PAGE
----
I am a lettering nerd and it makes me a bit sad that hand-lettering like this is becoming a dying craft, because it can make or break a translated foreign book and typeset fonts are rarely as effective. Kadáver likens his work to a forger in the excellent introductory text:

"I feel a great admiration and respect for counterfeiters... I think that even falsifying, we leave our mark... What you have to do is forget your personal style and adapt to the artist's. This is accomplished by reading a lot, dissecting his work, and learning from it; in the end the only thing that matters is as close a possible resemblance to the author's style." 

 UPDATE: Here's a direct link for ordering. 

Daily OCD: 1/25/10
Written by Mike Baehr | Filed under reviewsMichael KuppermanLilli CarréKevin HuizengaJohn PhamJoe SaccoJacques TardiHans RickheitGahan WilsonGabrielle Bell 25 Jan 2010 5:37 PM

A bit late with the Online Commentary & Diversions today due to being a touch under the weather:

Review: "OK, [Gahan Wilson: Fifty Years of Playboy Cartoons] is very expensive, but Wilson's a lot cheaper than Zoloft. Some people fly their inner freak flags as a sign of liberation. This strange dude isn't sure there's another type of flag out there. In his world, there's always something over the horizon ready to eat you, blow you up or turn you into a homicidal maniac. Sounds a lot like life." – Laurel Maury, San Francisco Chronicle

Review: "...[An] exemplary republishing of Wilson’s Playboy cartoons... One of the many nice features of the new Fantagraphics book is that it is chronological and dated, so we can see Wilson responding to the changing social and political landscapes. ... As a physical object Gahan Wilson: Fifty Years of Playboy Cartoons cannot be praised highly enough. ...[L]ooking at Wilson’s work at length, eating it up with my eyes, I came to love his work. He is, in fact, a master. ...[F]or all their morbidity and ghoulishness, Wilson’s cartoons affirm the value of cherishing life. As inhuman as his characters often are, Wilson is a deeply humane cartoonist." – Jeet Heer, Comics Comics

Review: "Published soon after the conflict that it documents, Safe Area Goradze is an intense reading experience and an active call for the condemnation of tribal and international leaders who put politics ahead of humanity." – Suzette Chan, Sequential Tart

Review: "There’s a remarkably spare and lean quality to the plot and characterization cooked up by Jean-Patrick Manchette’s West Coast Blues. ... It’s a story that’s both grim and strangely detached (or at least restrained), eschewing the sort of cliches that an American might expect from a crime story. ... If the text felt a bit detached, then Jacques Tardi added muscle, bone and fat to it with his delightfully chunky line. ... It’s the first quotidian crime story that I’ve ever read, and Tardi’s commitment to the depiction of the everyday and the way nightmares crashed into daily life are what made this book work so well." – Rob Clough, The Comics Journal (warning: spoilers)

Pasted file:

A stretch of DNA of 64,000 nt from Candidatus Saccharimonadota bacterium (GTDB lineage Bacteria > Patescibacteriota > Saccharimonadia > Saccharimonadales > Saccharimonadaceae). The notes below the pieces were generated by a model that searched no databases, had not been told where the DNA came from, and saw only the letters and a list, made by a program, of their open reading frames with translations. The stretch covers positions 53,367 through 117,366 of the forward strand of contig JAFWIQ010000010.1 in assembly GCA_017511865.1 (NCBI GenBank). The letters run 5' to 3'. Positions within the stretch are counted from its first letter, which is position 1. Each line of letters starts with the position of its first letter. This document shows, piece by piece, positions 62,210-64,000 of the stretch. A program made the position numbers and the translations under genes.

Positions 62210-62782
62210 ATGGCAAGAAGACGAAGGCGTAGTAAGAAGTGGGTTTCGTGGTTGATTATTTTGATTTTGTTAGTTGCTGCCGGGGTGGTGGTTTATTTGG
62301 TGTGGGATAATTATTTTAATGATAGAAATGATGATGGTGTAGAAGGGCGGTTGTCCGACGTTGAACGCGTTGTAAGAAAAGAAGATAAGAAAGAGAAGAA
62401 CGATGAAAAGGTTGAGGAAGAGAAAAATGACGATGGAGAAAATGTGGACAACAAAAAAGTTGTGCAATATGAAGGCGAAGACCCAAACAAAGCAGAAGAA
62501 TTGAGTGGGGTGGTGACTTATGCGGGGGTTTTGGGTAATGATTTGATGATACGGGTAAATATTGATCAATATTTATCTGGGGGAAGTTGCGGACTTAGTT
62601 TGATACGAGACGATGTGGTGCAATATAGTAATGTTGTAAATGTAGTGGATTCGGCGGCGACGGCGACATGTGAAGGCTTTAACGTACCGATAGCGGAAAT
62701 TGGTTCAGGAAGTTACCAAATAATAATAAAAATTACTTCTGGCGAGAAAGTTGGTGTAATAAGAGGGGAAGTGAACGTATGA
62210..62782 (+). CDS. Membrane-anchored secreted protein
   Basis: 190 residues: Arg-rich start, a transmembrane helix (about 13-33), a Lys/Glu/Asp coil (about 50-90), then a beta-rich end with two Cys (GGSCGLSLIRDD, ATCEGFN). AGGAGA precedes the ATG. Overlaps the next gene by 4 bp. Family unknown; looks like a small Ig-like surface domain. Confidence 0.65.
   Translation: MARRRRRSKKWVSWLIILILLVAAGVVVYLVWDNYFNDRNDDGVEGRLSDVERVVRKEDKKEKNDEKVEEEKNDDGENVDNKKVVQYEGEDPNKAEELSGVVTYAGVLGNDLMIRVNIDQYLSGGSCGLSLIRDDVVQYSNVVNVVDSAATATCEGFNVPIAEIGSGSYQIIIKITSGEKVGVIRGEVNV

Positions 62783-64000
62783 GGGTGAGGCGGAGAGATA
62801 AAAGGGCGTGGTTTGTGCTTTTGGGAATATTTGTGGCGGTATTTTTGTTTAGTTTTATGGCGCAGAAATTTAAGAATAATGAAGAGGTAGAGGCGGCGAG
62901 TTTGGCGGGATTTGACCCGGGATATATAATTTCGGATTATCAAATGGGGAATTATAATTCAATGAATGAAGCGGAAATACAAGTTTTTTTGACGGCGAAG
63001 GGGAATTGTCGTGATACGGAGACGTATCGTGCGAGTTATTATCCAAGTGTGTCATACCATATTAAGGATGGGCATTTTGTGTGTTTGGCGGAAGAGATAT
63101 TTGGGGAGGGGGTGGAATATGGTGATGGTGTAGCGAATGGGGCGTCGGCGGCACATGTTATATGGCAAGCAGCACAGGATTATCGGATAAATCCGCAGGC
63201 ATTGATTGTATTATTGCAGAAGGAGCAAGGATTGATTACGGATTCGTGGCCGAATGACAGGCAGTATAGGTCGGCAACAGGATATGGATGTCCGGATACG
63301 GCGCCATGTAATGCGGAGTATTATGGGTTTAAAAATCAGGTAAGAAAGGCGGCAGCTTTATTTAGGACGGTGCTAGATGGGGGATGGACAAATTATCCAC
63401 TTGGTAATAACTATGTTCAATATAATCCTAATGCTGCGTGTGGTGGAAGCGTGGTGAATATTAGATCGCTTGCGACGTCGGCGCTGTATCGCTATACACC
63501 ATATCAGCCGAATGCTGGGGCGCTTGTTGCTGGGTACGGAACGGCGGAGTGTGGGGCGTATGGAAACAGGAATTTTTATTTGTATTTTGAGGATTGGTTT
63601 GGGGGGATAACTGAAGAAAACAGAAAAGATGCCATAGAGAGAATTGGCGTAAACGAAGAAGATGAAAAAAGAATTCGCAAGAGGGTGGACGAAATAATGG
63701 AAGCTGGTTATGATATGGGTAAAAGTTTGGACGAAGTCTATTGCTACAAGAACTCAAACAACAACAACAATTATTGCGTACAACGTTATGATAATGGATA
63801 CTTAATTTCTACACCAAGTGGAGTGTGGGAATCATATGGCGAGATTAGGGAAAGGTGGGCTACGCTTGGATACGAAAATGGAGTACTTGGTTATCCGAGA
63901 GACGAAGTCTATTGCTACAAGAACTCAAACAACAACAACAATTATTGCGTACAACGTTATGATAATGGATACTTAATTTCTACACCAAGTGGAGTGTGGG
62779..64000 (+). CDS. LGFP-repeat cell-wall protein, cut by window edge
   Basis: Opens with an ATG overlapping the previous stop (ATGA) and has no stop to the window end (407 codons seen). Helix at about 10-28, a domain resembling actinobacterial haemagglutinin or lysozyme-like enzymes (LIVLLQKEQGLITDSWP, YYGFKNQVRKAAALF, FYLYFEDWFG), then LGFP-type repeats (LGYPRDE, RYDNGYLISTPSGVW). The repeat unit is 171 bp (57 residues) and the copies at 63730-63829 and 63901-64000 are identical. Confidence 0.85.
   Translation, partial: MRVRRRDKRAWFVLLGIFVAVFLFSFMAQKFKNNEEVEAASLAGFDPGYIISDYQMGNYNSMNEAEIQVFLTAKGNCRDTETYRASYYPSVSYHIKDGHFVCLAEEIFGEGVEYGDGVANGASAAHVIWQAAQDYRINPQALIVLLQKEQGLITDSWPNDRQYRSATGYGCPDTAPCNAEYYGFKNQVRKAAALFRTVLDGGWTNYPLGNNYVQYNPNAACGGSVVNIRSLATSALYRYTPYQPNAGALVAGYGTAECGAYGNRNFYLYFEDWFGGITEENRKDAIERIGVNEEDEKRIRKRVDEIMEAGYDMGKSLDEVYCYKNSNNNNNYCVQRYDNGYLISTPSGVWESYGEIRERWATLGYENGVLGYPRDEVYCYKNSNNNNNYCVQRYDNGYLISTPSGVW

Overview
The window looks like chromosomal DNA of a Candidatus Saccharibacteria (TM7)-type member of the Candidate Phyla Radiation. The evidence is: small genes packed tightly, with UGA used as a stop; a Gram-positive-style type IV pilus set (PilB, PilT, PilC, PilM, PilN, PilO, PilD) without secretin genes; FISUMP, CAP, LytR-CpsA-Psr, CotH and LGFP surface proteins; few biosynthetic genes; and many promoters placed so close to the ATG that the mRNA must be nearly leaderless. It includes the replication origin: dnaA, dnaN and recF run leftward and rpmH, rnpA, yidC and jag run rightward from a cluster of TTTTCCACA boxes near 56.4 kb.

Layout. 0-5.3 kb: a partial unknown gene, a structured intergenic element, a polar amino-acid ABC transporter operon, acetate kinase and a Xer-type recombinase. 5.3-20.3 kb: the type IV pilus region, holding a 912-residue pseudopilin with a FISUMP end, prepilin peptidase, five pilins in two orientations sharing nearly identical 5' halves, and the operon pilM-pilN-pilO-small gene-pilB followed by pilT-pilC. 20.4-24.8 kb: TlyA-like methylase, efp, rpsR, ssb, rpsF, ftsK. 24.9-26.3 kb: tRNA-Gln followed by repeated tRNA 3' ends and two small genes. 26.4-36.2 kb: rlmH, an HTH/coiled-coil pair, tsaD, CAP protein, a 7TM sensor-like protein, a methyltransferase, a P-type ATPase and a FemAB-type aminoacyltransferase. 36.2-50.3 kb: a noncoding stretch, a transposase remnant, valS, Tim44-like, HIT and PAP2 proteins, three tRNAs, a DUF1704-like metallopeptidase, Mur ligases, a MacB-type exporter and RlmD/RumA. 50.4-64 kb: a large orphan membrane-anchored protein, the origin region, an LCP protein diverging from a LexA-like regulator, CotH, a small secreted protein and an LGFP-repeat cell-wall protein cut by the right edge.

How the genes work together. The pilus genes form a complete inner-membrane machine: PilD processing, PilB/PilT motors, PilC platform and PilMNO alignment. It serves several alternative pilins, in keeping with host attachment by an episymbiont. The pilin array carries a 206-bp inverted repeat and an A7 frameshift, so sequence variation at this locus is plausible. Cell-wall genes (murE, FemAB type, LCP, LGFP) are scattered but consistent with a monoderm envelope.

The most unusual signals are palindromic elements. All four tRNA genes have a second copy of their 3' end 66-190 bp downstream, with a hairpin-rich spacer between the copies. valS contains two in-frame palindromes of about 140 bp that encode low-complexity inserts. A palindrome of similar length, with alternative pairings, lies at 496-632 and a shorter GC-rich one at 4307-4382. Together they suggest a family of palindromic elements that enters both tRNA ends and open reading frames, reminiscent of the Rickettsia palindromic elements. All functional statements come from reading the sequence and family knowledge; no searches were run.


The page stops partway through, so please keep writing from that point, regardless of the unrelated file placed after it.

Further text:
Feature: Comic Book Resources' Brian Cronin spotlights Michael Kupperman's Tales Designed to Thrizzle as part of "A Year of Cool Comics": "Tales Designed to Thrizzle is one of those books where you might really need to see it to believe it. Michael Kupperman delivers thirty-odd pages of the most delightfully absurd ideas that you can imagine, to the point where I don't know if simply describing the comic would do it justice... I, for one, think it's one of the very best comics currently made."

 

Interview: Graphic Novel Reporter's John Hogan has a Q&A about Sublife with John Pham: "I hope to have established a sort of model for the upcoming issues with Volumes 1 and 2. So basically, continuing serializations of either Sycamore St. or Deep Space, accompanied by various, shorter strips where I can experiment and joke around."

Things to see/Bookmark: STL Drawing Club, for fan art and sketchbookery by Huizenga, May, Zettwoch, and several others

Things to see: "California" by Gabrielle Bell

Things to see: Page 8 of Hans Rickheit's Ectopiary, plus a poster for an amazing 2003 exhibit of comic art

Things to see: A new comic in Finnish and a sexy animated drawing by Lilli Carré

Things to see: Michael Kupperman says "Another week, another illustration for The New Yorker" (the article's pretty funny too)

Whoa, Nellie: The Beat spots a similarity. Of course, it's not an uncommon one

Sacco the Great
Written by Eric Reynolds | Filed under Joe Sacco 14 Jan 2010 8:59 AM

I attended Joe Sacco's Town Hall event last night in Seattle, and it was, as expected, a great talk. Is there a more charming, erudite, and intelligent soul in this racket? I tend to think not. Anyway, I'm not even going to begin to write a recap -- too many foreign sects, races and historical events to keep track of -- except to say that the talk focused on the social and political events from about 1949 to 1956 that led to the massacre investigated and reported on in his new new book, FOOTNOTES IN GAZA, followed by an excellent Q&A session. When one woman asked Joe if it was true that he was planning on following up FOOTNOTES with some lighter, funnier comics and he confirmed it, she asked him if he could elaborate. He simply replied, "I have some very good ideas." We have no doubt about that, Mr. Sacco. 

Above photo: Joe Sacco contemplates some of his great ideas before his event at Seattle's Town Hall, 01.13.10.